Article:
The Lonely Lamb

About five years ago, we were visiting one of my cousins in Montana. My cousin and his wife were assisting their daughter in a 4-H project. They had raised two lambs, Lolo and Oreo, and entered them for judging in the county fair.

The 4-H Program is important because it helps kids develop skills that are necessary in life. Some things they learn are time management, sportsmanship, finance, record-keeping, and animal husbandry. And very importantly, it teaches kids the necessity of being a team-member.

A lot of work went into raising those critters, and it wasn’t easy. Some of the things they had to do were: build the proper facility, buy the proper equipment, choose the precise nutrition, feed the animals the proper amount of food, keep them healthy, keep their fur clean, keep the stable clean, learn the proper method of showing the animals, and train them not to be afraid of people.

The day of judgment came. This was when the people raising and caring for the critters would know if the time and effort paid off. The judges were kind, but very detailed in their judging. Some animal owners got nervous, sweat, and even became somewhat fearful; but others took it in stride and enjoyed the show. They knew it was not a life-and-death situation.

Although Elli did very well in caring for and showing Lolo, she did not win first place. That was a disappointment.

The next day presented another tense situation: the auction.

Now they would know how people financially valued their work. Would Lolo go for a paltry sum, or would she be highly valued? Joy reigned because beautiful, 110-pound Lolo was purchased for a handsome price.

Then joy morphed into relief. All the work, effort, stress, diligence, and sacrificing of time over the lambs was over. Now Elli and her parents could relax. Lolo was raised, was sold for a good amount, and was gone. Whew!

But wait a minute: Lolo’s sister, Oreo, was still here. How is she reacting to this ordeal?

When my cousin brought Oreo back from the fair, he unloaded her and took her to the pen. But something very strange took place.

Members of the deer family (sheep, goats, caribou, deer, elk, and others) will often jump from all four feet at the same time. It looks funny because it looks like they are bouncing on springs. They land on all four feet simultaneously, then spring up from all fours. If I were to put a sound to it, it would be, “Boing, boing, boing, boing, etc.”

But Oreo was adding something to the effort. Each time she landed, she pounded the ground – hitting the ground as hard as she could. We were standing seventy-five feet away but could feel the thudding as well as hear it. Over and over, she was running, bouncing, and pounding the ground. What was going through her mind? Then it hit us.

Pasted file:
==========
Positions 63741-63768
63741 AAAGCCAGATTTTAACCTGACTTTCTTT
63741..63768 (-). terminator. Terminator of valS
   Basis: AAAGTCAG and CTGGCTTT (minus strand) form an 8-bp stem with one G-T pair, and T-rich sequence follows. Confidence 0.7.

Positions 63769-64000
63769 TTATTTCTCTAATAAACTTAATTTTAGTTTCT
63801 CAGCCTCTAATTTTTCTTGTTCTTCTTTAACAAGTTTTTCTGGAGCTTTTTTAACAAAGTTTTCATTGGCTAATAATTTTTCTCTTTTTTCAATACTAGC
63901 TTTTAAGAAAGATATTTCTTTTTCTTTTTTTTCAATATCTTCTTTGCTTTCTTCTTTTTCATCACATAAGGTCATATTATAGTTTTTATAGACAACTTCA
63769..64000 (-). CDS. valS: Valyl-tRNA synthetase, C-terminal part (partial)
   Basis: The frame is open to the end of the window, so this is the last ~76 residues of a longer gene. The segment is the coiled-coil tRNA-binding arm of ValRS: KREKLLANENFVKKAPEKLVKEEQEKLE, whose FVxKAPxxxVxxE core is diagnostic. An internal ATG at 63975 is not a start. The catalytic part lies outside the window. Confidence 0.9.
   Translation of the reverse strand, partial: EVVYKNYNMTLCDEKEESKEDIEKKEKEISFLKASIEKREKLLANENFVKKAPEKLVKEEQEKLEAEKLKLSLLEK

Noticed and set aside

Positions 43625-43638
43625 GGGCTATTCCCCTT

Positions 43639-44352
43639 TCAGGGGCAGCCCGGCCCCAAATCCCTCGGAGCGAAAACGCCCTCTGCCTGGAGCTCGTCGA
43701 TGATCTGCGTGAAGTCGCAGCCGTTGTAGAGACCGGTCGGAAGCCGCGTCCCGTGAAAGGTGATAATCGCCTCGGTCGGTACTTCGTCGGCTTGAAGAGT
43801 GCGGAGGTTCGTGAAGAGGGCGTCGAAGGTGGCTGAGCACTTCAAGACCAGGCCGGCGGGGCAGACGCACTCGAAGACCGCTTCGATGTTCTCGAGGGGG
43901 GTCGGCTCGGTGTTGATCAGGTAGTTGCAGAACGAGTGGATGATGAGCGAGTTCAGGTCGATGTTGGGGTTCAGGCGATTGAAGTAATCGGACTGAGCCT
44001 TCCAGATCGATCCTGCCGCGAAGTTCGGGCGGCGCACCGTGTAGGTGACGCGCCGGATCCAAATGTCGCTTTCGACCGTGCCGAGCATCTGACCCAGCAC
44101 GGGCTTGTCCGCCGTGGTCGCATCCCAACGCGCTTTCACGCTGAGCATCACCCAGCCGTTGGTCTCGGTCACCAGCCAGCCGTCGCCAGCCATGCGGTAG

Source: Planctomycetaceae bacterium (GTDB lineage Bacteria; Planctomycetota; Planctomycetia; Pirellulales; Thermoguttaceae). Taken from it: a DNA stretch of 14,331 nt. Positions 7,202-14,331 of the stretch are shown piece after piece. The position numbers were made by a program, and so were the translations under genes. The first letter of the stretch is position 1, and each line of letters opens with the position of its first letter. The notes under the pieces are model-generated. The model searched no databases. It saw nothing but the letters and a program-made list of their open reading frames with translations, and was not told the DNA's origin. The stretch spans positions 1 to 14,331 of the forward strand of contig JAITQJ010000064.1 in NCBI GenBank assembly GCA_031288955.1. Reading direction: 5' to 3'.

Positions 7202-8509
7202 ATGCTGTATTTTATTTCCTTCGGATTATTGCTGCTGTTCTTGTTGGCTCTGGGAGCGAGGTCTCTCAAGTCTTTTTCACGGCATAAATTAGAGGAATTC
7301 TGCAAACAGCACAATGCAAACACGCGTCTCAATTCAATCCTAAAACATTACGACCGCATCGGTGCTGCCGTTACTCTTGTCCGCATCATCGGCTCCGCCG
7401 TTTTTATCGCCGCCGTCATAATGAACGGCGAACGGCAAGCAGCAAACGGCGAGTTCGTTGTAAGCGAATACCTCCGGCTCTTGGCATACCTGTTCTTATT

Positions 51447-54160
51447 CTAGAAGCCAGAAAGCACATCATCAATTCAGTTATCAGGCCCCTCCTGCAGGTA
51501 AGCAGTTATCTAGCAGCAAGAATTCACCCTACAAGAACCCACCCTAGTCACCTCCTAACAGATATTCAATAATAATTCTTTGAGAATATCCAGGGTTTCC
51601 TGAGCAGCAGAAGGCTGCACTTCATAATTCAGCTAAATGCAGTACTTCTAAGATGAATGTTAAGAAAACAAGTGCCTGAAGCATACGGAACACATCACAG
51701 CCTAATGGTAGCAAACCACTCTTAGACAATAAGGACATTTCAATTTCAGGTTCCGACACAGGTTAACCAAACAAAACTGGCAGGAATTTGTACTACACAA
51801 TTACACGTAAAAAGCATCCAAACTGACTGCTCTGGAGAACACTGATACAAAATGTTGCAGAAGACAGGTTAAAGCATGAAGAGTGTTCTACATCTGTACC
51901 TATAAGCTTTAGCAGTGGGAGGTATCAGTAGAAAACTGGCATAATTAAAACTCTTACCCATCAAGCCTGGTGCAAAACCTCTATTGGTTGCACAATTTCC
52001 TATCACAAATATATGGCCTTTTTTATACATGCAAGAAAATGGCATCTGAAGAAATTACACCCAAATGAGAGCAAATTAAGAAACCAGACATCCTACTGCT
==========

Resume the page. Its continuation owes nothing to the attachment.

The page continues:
Oreo had never been alone! She had either been with her mother and sister, or with only her sister – but never alone. Now, for the first time in her life, this lamb felt hopelessly abandoned and was in mental trauma.

We figured it would take Oreo probably a week to adjust to her new life and overcome the morbid sense of loneliness.

That brought back a memory going back to 1960. Dad, a US Navy chaplain, had received word that a young man had been killed in a helicopter crash and had the responsibility of notifying the wife. I went with dad but waited in the car.

When the woman saw dad on her doorstep in full-dress uniform on Sunday afternoon, a mortal dread enshrouded her. Although dad did his best, there is nothing gentle about hearing that your husband, wife, or child just died. And when trauma, mental or physical, descends upon us, responses are not always predicable.

Her strength leaving her, she nearly collapsed to the floor, and her mind went wild. Dad helped her to a chair. She wanted to smash the wall! Slam the doors! Scream! Hit someone like the lamb was hitting the ground as hard as it could!

But she didn’t. She couldn’t. Her son was sitting beside her.

Crying, the new widow told her 4-year-old son, “Daddy won’t be coming home today; he’s gone to heaven.” Dad arranged for other navy wives to be with her for help and comfort.

At first she felt like an unloved, abandoned, lonely lamb. But after several months of tears, asking “WHY,” and wanting to give up on life, the wife sought and received wise counseling and placed her trust and faith in our Savior. She eventually emotionally healed. She asked God for strength and wisdom to raise her son, and three years later she remarried.

When the hammer of life hits us and we experience the crushing pain, when we suffer that intense grief, we have the privilege of asking the Lord for help. Jesus is always available to us and can help us if we let Him.

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